Renaissance Italy abounds in alchemy and Aristotle, yet trembles on the brink of modernisation. One night, a stranger comes to Galileo with a new telescope, showing him Jupiter’s surface as a blasted wasteland – the image of Catholic Hell. Galileo has been ‘called’ by the residents of one of the planet’s moons – he has to succeed in his own world and time in order for them to survive. By day Galileo’s life unfurls, leading inexorably to his trial for heresy. By night, he struggles to be an arbiter in a distant conflict he barely understands. This gloriously thought-provoking novel brings us Galileo as we have always wanted to know him, in full.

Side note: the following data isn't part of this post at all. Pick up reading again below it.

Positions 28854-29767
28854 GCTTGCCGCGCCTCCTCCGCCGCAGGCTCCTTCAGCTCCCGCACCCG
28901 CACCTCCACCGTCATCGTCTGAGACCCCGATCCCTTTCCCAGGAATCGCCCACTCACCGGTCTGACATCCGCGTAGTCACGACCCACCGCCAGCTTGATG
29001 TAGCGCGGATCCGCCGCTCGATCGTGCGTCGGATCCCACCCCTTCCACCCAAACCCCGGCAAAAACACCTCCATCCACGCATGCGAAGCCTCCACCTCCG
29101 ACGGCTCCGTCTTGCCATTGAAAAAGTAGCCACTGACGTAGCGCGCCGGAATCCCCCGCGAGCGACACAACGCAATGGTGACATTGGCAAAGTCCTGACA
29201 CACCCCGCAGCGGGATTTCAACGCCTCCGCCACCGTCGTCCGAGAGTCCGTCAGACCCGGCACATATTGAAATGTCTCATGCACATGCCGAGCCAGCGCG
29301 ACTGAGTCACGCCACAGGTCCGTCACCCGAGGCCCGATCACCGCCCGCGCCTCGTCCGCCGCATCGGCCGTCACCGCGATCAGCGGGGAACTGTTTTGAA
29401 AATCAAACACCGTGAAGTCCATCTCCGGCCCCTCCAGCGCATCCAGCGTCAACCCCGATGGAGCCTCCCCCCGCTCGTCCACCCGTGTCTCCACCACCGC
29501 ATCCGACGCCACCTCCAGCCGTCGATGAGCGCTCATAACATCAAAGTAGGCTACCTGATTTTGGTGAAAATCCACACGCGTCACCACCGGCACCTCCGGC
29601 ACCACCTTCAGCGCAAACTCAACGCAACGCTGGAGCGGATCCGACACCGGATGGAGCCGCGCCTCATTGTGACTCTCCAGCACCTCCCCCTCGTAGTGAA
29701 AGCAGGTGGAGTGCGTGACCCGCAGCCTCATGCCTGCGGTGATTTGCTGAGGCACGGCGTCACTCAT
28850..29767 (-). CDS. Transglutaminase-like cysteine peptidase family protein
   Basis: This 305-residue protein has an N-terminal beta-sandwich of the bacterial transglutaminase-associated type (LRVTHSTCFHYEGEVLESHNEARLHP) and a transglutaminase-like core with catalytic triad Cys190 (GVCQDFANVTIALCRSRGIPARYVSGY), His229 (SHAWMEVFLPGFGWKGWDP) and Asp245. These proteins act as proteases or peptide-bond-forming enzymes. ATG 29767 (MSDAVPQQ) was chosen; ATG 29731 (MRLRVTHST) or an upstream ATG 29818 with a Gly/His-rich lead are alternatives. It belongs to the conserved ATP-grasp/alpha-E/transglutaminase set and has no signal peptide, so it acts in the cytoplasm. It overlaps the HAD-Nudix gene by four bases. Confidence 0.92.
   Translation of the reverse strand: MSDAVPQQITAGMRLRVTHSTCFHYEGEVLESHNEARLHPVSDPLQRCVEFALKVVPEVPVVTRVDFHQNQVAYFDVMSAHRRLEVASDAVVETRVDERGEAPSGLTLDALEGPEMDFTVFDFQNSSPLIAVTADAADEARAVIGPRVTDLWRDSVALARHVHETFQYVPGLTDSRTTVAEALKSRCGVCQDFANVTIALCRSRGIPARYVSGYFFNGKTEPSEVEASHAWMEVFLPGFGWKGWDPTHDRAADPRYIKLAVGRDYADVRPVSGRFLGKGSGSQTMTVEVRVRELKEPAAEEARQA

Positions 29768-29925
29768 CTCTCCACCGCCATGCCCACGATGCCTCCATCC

With a list of academic laurels and industry awards to his name, Kim Stanley Robinson is a writer of true ‘hard’ science fiction – a spiritual descendant of Jules Verne and closely aligned with Isaac Asimov; he’s known to use proven scientific fact and technology in his highly acclaimed work. He became familiar to SF readers with his Orange County series of books in the mid 1980s – but is perhaps best-known for the Mars trilogy, Red Mars, Green Mars and Blue Mars, the last of which was published in 1996.
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